Category Archives: What’s Happening

2017 SUMMER BLOG – “Summer” Begins in Alaska

The old Moose Sign was more than 10 years old and it was beat up and worn out.  We decided that it was time to move the old guy into the shop, where we glued him back together and repainted him.  Then we placed him on the front porch of the Lodge under the roof where the weather wasn’t so hard on him.  He had served us well and we wanted to preserve him.


Besides there was going to be a big change in the Kasilof RV Park this summer.


We had decided to change from an overnight RV park to an Extended-Stay Campground where you could relax for a week, a month or the whole summer. That way we would have a chance to get to know you and you would have time to meet the other campers in the Park.  We have found it was impossible to get to know people when then only stay one night, plus all the coming and going of campers was about to wear us out.

So we made the change and by golly it worked out great!  We only had 43 separate campers this summer instead of the 183 in 2016.  We got to know everybody, had lots of fun and actually got to eat our evening meal regularly without having to check a new camper into the park.  We had several campers that came to spend a week and enjoyed themselves so much that they stayed the entire summer with us.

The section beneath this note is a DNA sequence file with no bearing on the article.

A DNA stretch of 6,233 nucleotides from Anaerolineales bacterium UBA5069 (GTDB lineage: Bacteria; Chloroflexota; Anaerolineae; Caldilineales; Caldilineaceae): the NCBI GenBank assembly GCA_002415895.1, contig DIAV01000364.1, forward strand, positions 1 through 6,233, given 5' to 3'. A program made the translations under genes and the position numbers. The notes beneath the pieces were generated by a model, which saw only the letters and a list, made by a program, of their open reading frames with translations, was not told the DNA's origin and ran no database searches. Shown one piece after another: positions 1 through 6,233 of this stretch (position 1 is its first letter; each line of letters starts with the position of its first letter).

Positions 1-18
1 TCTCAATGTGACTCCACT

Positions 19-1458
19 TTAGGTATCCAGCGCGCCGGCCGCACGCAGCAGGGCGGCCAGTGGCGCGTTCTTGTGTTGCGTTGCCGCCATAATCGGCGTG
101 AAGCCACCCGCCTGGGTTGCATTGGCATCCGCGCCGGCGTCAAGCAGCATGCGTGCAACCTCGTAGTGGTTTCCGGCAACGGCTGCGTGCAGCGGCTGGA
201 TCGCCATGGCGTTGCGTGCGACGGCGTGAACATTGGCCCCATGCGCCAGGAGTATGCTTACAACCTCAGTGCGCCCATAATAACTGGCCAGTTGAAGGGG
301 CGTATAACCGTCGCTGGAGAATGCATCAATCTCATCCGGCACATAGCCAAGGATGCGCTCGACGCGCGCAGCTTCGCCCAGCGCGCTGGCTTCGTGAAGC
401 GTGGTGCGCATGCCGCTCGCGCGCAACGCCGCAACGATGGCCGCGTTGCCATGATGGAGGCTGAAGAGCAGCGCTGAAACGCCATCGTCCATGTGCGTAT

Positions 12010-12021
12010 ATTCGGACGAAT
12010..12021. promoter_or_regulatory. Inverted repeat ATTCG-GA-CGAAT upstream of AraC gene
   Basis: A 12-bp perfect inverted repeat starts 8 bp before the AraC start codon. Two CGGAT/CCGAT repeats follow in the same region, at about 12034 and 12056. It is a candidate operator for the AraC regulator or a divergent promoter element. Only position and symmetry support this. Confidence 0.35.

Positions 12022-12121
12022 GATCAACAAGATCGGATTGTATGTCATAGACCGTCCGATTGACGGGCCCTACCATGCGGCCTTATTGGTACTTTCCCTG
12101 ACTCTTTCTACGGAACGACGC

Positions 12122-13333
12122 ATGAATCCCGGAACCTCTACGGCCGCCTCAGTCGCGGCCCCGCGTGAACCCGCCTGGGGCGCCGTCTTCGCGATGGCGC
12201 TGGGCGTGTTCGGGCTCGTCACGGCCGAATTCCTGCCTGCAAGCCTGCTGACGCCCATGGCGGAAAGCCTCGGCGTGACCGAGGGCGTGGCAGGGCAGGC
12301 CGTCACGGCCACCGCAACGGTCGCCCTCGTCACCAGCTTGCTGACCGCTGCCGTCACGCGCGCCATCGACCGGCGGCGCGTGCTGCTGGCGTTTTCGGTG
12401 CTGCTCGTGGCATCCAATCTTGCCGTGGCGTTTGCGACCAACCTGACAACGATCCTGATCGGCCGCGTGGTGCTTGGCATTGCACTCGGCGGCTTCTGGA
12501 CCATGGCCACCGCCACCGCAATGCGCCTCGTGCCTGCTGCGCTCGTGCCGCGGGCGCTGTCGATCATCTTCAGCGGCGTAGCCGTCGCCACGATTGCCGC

Getting Ready to Open


Mark and Christine decided they wanted to come up to help us open up the Park this year.  They had helped us close the Park several years ago so they wanted to find out how to open it up.  The picture shows them helping me put up our canopy tent where we store some of our tools and vehicles during the summer.  Christine cleaned all the bathrooms and the Lodge for Jan and Mark replaced a lot of our old florescent lights with LED lights and put up a new outside night light for the Lodge bathrooms.  Then he helped install our flags on the Lodge roof.

 

 

As soon as the Park was up and running, Texas John and Kim arrived for the summer.
Our major improvement project for the summer was to be the addition of sewer lines to three more of our campsites.

 


But First We Fish


HALIBUT FISHING  – Bob and Sally took Texas John, Jan and me on a Halibut trip in late May.  The day was beautiful, sunny skies, no wind and a beautiful day on the Inlet. Our first stop looked good with two other commercial guide boats in the same area, but all we could catch were sharks so we left for another of Bob’s spots.  Although we got trapped in the sea week once, the fishing was great and we caught or limit of two apiece although two are already on the cleaning table.  Jan caught the biggest at 60#.